The Norwegian Data Protection Authority (DPA) issues a fine of €77 139 against St Olav’s Hospital. The fine is issued since PDFs, containing personal data, have been stored in a folder without being present in the records of processing activities. The DPA also points out the CEO as accountable for the violation.
St Olav’s Hospital has had many PDF reports from the Department of Cardiology stored in a folder. These PDFs contained personal data and they should therefore not exist at all, or be present in the records of processing activities, as storage is also considered processing.
The reports were created in connection with a change to a new system for the Cardiology Laboratory and were only to be saved temporarily. Due to the human factor, however, the reports were not deleted and the folder in which the files were stored has also been theoretically accessible to all employees of Helse Midt-Norge RHF.
The reports were created already on 2011-01-13 but were not discovered until 2019-11-21.
GDPR has for St Olavs a maximum fine of NOK 106,000,000, but the DPA concludes that legislation other than GDPR was in force during the period. This is considered, together with the measures taken by the hospital, when the fine is reduced to only NOK 750,000.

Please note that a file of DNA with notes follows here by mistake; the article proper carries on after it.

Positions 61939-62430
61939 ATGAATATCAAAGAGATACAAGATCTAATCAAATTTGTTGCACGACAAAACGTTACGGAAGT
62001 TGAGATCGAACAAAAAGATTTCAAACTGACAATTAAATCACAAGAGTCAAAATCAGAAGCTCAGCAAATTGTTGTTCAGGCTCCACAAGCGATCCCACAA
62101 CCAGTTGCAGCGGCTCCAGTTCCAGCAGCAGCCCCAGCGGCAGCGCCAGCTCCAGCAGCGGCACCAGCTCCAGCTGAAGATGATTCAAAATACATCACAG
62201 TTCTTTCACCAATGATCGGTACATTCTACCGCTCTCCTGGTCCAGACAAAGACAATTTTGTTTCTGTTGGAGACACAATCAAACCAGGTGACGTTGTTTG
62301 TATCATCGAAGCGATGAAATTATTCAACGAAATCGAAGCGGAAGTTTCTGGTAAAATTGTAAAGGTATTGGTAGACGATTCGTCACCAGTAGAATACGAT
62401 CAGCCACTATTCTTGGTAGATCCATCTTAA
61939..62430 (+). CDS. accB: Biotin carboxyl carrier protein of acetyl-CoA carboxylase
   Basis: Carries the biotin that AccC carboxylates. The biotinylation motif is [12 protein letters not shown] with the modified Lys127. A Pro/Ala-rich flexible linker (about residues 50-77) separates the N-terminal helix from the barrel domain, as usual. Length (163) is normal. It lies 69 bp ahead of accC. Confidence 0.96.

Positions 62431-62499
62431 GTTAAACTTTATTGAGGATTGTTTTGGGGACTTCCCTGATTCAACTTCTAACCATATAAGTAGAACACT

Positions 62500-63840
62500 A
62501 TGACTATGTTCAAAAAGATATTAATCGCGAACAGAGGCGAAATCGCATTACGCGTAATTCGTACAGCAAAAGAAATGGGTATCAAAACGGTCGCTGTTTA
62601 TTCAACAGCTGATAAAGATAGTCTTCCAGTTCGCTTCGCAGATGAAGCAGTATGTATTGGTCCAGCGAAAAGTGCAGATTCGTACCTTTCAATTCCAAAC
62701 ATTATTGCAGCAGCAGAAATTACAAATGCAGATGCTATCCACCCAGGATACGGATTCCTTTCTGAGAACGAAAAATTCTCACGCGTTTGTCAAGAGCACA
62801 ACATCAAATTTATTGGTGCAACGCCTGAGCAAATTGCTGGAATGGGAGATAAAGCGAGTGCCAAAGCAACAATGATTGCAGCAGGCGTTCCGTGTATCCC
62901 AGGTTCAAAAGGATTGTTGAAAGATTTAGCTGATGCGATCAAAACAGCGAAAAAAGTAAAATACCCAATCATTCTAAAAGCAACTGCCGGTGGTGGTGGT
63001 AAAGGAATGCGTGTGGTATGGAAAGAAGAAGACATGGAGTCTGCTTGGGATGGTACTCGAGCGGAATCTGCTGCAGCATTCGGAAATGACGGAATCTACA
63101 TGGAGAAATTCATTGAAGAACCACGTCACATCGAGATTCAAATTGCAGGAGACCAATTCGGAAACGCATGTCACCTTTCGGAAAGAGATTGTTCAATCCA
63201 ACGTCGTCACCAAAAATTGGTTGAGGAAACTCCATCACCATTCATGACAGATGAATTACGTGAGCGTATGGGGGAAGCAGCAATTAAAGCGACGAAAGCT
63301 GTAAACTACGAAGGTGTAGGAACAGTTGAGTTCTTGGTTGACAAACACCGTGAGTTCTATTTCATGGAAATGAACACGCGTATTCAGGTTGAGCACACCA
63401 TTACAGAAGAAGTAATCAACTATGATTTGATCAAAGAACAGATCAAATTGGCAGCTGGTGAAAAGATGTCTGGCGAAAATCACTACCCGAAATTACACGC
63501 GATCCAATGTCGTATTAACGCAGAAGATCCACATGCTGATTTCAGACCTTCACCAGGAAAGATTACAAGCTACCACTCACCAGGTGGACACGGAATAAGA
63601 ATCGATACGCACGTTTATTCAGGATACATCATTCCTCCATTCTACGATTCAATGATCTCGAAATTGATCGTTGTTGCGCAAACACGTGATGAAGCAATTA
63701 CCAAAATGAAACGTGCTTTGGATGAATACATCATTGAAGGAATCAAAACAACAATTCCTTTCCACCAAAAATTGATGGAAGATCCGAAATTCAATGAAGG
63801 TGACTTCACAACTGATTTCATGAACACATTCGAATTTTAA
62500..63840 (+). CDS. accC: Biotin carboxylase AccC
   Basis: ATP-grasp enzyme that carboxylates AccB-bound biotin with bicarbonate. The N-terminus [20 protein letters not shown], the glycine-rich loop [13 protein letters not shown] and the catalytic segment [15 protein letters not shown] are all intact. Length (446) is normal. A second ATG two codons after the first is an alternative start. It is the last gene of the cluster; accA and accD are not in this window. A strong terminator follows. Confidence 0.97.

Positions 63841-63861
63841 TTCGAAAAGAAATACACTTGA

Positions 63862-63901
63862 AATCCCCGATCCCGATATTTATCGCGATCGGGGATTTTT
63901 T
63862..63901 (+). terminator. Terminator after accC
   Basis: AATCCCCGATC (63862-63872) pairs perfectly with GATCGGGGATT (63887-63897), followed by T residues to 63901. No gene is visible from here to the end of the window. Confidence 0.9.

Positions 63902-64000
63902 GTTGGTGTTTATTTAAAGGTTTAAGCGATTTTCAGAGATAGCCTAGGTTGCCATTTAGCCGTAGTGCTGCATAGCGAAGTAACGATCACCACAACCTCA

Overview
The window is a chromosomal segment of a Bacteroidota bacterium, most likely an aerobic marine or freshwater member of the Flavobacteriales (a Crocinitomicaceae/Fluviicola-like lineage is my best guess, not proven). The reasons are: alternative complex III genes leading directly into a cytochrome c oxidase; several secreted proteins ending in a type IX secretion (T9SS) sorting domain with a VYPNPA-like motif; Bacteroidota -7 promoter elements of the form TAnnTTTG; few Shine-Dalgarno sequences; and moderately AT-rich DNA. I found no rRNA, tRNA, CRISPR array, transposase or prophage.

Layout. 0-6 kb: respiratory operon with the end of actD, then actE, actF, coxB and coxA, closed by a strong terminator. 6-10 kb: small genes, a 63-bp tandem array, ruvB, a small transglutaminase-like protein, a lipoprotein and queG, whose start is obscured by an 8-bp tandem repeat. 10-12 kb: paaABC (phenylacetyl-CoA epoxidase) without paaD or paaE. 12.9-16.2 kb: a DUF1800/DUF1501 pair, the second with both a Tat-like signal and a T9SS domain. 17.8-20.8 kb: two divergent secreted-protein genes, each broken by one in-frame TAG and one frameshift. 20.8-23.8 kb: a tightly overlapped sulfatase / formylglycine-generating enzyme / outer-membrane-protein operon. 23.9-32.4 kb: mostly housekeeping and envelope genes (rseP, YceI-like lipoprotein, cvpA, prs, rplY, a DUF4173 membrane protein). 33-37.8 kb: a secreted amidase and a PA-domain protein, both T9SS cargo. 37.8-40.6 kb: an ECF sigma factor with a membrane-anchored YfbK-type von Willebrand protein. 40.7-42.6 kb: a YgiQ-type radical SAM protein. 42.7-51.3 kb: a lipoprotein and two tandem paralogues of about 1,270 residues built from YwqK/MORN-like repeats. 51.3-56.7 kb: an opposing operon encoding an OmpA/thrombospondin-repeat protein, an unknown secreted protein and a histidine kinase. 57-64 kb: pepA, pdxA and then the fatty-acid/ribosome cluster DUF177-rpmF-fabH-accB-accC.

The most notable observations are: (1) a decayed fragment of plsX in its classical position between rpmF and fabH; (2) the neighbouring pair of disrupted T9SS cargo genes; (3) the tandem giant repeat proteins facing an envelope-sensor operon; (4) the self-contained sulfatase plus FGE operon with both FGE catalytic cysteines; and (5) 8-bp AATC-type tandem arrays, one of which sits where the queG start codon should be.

It is interesting, however, that the DPA once again chooses to point out the accountable individual. Even though the fine is directed at St Olav’s Hospital, the hospital now has strong arguments for claiming damages from the CEO.
“The administrative director, as the highest leader for the hospital, is accountable for this careless breach of the law…”
GDPR regulates personal data in all data sources, including unstructured data such as files, e-mails and free text fields. As storage is regarded as processing, these files must also be included in the records of processing activities. This is also a prerequisite for being able to handle data subjects’ rights, such as register extracts, and also for being able to set the right permissions for the information. Or, of course, remove it when it is not to be saved.
Unstructured data makes up at least 80% of all data and it grows exponentially, by as much as 65% per year. A large part of these documents contains personal data, and more than half of it is never used.
In a reality where organizations have millions to billions documents it becomes an impossible task to manually delete everything that is not needed and legally assess and document what must be kept.
At Aigine, we use world-leading data mining that reads all information and applies AI to identify, assess and document personal data in unstructured data. We automatically create the mandatory records of processing activities and the PDFs that were present at St Olav’s Hospital had therefore been found, flagged and deleted.
The requirement for data and storage minimization in the GDPR is therefore not just a matter of compliance. By reducing the amount of data, both costs and environmental impact can be reduced, while staff can more easily find the information they need.
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